fear and intuition

I can’t remember when I exactly realised how much fear was dictating my life. It wasn’t a revelation as much as the result of patiently fitting tiny puzzle pieces of life together and guessing what the overall picture was. Either way, somehow about a year ago it became clear to me that most of my choices and life decisions were driven by fear. Fear explained why it took me about 4 months to plan a holiday, as well as several excel sheets with pros and cons for hotels and excursions. Fear was the reason I decided I didn’t want a serious relationship ever ever again. Fear was the reason I was always more comfortable baking cakes, where the instructions are detailed and clear and remove uncertainty, than free-style cooking with random ingredients.

Actually, the road to my slow epiphany was through ‘gut feel‘.

I’m on a lifelong quest to happiness. This manifests in me greedily reading every book on the topic and attempting every exercise statistically proven to increase happiness. Most of them are actually quite relaxing and come to me quite easily, such as dancing or practicing gratitude. But the one that I just couldn’t do, no matter how hard I tried, was trusting my instinct.

All the mindfulness books and happiness experts tell you to trust your instinct. They claim that somewhere, deep inside you, is a well of wisdom that somehow ‘knows’. Knows whether you should trust person A, take job B or decide what to eat on restaurant menu C. I tried listening to this inner voice. I tried while meditating. I tried while writing. I tried while getting tipsy. I expected the voice to speak clearly and give simple instructions, but I only heard silence. I concluded that I must be more shallow than average and not have an inner wise women after all.

But somehow, gradually, I noticed myself making rather ‘rash’ decisions. At first it felt like being disorganised and uncaring. Going on holidays in 2 weeks and still not having booked a hotel? Foolish! But I just told myself ‘what’s the worse that can happen?’ and went with the flow. And I had a GREAT time. Comforted by the fact that this new attitude was saving me a lot of the time I would normally have spent obsessing, I started applying the ‘what’s the worse that can happen?’ attitude to the rest of my life. More holidays without having prepared the schedule to the minute. New extracurricular activities. Sports, performing, bragging about myself at work. Before I knew it, I was swimming next to a whale shark.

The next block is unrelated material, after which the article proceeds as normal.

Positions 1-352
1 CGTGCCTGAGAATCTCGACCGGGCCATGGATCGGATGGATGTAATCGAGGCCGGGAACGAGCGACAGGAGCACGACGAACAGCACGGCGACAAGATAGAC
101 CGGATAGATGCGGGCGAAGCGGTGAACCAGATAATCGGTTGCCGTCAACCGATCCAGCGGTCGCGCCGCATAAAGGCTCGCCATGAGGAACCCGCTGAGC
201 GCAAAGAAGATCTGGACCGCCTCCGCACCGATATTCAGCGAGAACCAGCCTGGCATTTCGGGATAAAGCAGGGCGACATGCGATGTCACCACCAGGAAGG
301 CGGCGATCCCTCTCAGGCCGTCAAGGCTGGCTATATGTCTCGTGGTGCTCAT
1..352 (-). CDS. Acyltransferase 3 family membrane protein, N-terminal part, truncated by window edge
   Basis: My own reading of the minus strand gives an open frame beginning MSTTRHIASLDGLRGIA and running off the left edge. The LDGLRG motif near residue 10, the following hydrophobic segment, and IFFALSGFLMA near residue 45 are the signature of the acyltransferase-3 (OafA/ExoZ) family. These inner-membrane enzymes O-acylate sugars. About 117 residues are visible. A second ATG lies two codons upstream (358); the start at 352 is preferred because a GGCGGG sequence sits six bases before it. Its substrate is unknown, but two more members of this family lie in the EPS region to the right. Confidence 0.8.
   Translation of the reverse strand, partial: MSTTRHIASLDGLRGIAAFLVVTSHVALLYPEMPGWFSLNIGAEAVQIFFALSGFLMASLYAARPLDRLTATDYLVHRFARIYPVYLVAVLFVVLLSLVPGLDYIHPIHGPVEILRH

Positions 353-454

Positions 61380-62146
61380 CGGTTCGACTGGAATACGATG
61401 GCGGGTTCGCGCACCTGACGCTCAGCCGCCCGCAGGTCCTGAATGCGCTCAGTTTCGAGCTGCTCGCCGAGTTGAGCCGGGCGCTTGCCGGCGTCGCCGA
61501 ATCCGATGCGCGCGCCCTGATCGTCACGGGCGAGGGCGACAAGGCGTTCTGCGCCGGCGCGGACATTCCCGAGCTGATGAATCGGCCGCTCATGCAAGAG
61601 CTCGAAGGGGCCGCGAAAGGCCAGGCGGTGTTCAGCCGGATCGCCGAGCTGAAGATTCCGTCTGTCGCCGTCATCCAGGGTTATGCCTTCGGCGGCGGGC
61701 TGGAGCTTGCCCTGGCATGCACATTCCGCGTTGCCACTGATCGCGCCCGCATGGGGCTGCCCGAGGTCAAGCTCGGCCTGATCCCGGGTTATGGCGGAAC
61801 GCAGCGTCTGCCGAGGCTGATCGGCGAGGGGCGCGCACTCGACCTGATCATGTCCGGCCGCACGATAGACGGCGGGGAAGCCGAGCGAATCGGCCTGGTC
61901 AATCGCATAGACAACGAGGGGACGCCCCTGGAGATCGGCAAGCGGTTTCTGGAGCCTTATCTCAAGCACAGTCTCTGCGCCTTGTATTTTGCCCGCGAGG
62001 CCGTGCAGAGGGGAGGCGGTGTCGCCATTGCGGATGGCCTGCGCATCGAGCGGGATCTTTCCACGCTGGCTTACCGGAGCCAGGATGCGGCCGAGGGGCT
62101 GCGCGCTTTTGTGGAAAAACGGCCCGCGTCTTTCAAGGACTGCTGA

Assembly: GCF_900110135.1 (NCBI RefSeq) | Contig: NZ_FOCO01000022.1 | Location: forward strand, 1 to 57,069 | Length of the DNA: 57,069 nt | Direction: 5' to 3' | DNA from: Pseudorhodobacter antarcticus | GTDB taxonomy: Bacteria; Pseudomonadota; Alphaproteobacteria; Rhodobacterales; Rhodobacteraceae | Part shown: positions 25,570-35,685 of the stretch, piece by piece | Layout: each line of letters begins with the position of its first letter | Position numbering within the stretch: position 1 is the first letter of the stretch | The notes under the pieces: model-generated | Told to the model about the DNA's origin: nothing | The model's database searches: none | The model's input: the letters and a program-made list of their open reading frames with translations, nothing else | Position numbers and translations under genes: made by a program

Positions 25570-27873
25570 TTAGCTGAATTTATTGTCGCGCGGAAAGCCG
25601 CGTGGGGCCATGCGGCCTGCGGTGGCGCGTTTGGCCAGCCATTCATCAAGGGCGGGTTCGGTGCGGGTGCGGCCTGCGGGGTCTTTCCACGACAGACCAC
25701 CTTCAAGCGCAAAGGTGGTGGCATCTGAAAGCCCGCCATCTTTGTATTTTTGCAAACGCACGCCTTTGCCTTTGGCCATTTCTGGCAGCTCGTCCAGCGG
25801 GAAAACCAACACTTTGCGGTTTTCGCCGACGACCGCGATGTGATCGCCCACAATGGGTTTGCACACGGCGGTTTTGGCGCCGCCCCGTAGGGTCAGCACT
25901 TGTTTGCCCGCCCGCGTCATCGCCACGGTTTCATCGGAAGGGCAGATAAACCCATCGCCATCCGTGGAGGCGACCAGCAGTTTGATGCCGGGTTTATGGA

I started to notice that shutting down my brain was basically the way to find my intuition. As opposed to thinking ‘I need to find my gut feeling‘, not thinking is the way to go.

Sure, I’ll never be the devil-may-care, sky-diving, not-knowing-where-the-next-pay-check-comes-from type of person. But I am no longer the stay-at-home, obsessively-plan-every-scenario, can’t-decide-anything-without-excel type of person either. And that is something my inner wise woman feels very good about.

Facebook and happiness

I’ve read many studies that suggest that social media makes people less focused and unhappy.

Researchers usually are unable to explain why but some of the theories they hazard are around the fact that:

– virtual relationships are not as warm and fuzzy as ‘real’ ones

– fear of missing out accentuates our natural envious ‘the grass is greener’ unhappiness

– the speed at which your streams get new content makes your mind jump from one topic to the next and leaves you unable to concentrate.

I disagree.

As someone who can be moody and never enjoyed the telephone, I have developed warm, fuzzy relationships with many people purely thanks to social networks. Because I decide when I engage and what I read, I’m able to stay away from humans on my werewolf days, and be a (hopefully) supportive friends when I have the energy. It’s also easier for me to share my emotions in my facebook status than to vocalize them aloud, and I must say that looking for the right word to describe how I feel at this moment has helped me get more in touch my emotions.

The fear of missing out aspect is an interesting one. I make a conscious effort to only share positive or constructive, debatable facts and opinions on social networks. This is on one hand because I don’t want my web history to show a life of grumpy posts, but also because I think there aren’t enough positive news facts or comments in my life. I want my stream to be a source of happiness for those who chose to friend or follow me. And by forcing myself to find the positive for my facebook friends, I find the positive all around me. And I realize that I’m continuously practicing gratefulness and mindfulness. The sunrise this morning, which on a busy day like today I would have ignored, became something beautiful enough for me to spend a few min to share with my posse. I find myself thinking less negative thoughts and finding the beauty and pleasure in all the little things.

So facebook has made me a happier person.

On the last aspect – concentration – well, I do have the attention span of a goldfish, but maybe jumping from one happy topic to one brilliant idea to one interesting article is not the worse way to live, is it?